Business, Economics and Jobs

Japan to set up new nuclear watchdog


The sun sets on April 13, 2011, over debris still piled up nearly five weeks after the earthquake and tsunami disaster devastated the city of Ishinomaki in Miyagi prefecture.


Yasuyoshi Chiba

Japan is to establish a new nuclear watchdog under the country's Environment Ministry, as the fallout continues at the country's Fukushima No. 1 power plant.

Media reports in Japan say the government of Prime Minister Naoto Kan on Friday agreed the nuclear agency should fall under the remit of the Environment Ministry, and not the Cabinet.

According to The Japan Times, government sources said the Cabinet Office was dropped because it had close ties with the Ministry of Economy, Trade and Industry.

Japan's existing Nuclear and Industrial Safety Agency (NISA) is part of the Ministry of Economy, Trade and Industry, which actively promotes nuclear power.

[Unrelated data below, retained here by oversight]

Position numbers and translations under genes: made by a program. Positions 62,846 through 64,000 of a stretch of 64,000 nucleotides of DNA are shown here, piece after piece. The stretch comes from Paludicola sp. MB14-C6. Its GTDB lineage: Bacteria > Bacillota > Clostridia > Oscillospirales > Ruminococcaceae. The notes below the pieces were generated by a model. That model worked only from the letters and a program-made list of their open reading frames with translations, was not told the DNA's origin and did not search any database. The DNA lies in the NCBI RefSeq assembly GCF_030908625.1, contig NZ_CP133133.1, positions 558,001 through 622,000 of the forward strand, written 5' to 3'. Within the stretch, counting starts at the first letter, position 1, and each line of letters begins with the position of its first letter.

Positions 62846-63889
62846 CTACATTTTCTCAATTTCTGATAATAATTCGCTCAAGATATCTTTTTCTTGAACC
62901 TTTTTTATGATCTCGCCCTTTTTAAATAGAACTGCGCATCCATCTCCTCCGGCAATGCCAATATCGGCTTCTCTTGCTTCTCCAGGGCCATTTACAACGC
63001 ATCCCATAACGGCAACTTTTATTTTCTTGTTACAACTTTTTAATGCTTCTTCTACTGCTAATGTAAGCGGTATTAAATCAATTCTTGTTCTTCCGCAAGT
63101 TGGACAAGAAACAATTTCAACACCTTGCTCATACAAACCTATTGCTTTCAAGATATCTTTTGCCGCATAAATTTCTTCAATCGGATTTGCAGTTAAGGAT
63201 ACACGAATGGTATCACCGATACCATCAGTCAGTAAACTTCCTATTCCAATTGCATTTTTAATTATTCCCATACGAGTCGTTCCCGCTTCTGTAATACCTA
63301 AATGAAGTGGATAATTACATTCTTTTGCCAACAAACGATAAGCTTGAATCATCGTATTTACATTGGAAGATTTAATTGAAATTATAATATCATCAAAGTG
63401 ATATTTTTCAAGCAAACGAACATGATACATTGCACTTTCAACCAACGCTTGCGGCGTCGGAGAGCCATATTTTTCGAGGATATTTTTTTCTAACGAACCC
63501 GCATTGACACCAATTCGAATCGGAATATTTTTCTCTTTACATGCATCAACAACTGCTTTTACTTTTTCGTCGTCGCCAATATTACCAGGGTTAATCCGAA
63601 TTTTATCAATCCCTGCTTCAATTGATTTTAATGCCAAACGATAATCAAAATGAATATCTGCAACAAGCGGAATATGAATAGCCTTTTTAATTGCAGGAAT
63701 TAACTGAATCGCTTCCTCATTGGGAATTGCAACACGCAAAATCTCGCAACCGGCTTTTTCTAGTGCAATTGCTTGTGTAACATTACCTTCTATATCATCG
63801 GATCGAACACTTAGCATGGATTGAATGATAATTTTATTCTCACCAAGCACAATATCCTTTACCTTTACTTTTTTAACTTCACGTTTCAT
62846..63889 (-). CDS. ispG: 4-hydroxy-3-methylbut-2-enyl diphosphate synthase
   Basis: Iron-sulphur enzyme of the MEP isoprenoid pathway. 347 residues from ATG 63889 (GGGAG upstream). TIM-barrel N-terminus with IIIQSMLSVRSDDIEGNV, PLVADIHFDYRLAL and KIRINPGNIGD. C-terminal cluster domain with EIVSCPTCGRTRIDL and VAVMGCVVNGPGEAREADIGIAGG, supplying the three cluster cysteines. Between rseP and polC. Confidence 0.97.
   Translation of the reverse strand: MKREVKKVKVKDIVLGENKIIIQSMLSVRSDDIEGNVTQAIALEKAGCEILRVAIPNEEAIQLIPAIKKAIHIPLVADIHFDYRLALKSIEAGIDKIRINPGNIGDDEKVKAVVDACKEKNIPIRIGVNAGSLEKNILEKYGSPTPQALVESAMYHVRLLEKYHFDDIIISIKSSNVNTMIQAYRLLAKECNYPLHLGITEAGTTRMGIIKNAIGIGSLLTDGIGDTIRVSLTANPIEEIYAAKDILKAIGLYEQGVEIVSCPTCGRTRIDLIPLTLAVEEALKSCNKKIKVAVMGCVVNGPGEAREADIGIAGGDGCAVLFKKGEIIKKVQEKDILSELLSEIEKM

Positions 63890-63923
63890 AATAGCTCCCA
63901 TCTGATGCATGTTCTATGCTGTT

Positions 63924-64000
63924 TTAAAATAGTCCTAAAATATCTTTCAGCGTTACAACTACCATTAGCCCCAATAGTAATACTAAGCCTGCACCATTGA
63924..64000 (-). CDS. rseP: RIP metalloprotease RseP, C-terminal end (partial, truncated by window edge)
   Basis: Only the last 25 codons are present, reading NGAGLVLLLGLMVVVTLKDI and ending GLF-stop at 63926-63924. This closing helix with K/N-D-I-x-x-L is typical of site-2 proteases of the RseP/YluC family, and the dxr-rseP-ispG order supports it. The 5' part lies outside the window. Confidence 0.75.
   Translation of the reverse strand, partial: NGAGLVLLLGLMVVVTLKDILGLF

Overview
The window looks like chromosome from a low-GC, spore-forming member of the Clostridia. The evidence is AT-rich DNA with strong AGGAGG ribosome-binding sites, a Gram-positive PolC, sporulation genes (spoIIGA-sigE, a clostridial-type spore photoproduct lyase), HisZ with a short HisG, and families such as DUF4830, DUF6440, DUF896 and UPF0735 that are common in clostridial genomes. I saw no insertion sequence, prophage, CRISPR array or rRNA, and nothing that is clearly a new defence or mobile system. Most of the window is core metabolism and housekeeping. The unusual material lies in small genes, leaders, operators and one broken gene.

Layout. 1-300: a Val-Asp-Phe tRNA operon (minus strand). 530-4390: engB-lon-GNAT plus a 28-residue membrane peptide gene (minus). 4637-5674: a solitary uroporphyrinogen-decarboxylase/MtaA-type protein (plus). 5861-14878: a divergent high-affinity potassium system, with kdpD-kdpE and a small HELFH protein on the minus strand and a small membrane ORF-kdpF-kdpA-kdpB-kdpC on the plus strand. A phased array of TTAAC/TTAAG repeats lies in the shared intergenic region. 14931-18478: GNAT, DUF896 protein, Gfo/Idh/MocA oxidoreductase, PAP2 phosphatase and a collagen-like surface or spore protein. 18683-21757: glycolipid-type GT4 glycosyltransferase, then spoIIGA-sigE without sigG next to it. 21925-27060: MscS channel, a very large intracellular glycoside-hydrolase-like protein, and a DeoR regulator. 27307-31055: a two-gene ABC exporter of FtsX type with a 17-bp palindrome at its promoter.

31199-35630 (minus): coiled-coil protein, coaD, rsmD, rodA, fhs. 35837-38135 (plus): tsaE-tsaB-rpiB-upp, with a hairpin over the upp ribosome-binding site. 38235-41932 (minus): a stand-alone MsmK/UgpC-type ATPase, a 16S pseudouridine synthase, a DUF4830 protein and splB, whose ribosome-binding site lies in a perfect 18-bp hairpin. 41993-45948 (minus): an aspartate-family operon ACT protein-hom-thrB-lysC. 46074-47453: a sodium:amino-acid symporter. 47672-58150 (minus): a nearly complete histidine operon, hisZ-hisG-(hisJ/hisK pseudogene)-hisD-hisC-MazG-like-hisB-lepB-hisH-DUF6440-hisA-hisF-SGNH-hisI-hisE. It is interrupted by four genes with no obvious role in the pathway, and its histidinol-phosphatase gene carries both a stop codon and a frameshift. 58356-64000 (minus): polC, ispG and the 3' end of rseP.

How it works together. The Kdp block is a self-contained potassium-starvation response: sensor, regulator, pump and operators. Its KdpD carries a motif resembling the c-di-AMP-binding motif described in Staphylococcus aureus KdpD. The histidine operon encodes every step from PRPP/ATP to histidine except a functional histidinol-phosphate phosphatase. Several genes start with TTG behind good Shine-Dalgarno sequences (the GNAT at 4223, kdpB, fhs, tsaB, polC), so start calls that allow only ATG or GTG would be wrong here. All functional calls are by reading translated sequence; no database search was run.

It has come under criticism following the March earthquake and tsunami that devastated eastern Japan for failures in correctly supervising the industry, and its slow response to the nuclear meltdown.

(Read more on GP: Is Japan's meltdown a tourist's delight?)

Agence France Presse reports that the new agency will consist of several hundred officials, and is expected to be active by April next year.

Meanwhile legislation allowing Japan's central government to remove debris from from affected areas was also enacted on Friday.

The law means that the central government will meet 95 percent of the costs, with local governments to shoulder the remaining costs, reports The Japan Daily.

Tepco, the operator of the Fukushima plant said on Friday it was building a large tent to cover its badly damaged reactor No. 1, in the hope of stopping the spread of leaked radioactive materials.

More than two-thirds of Japan's 54 reactors are offline and undergoing safety checks.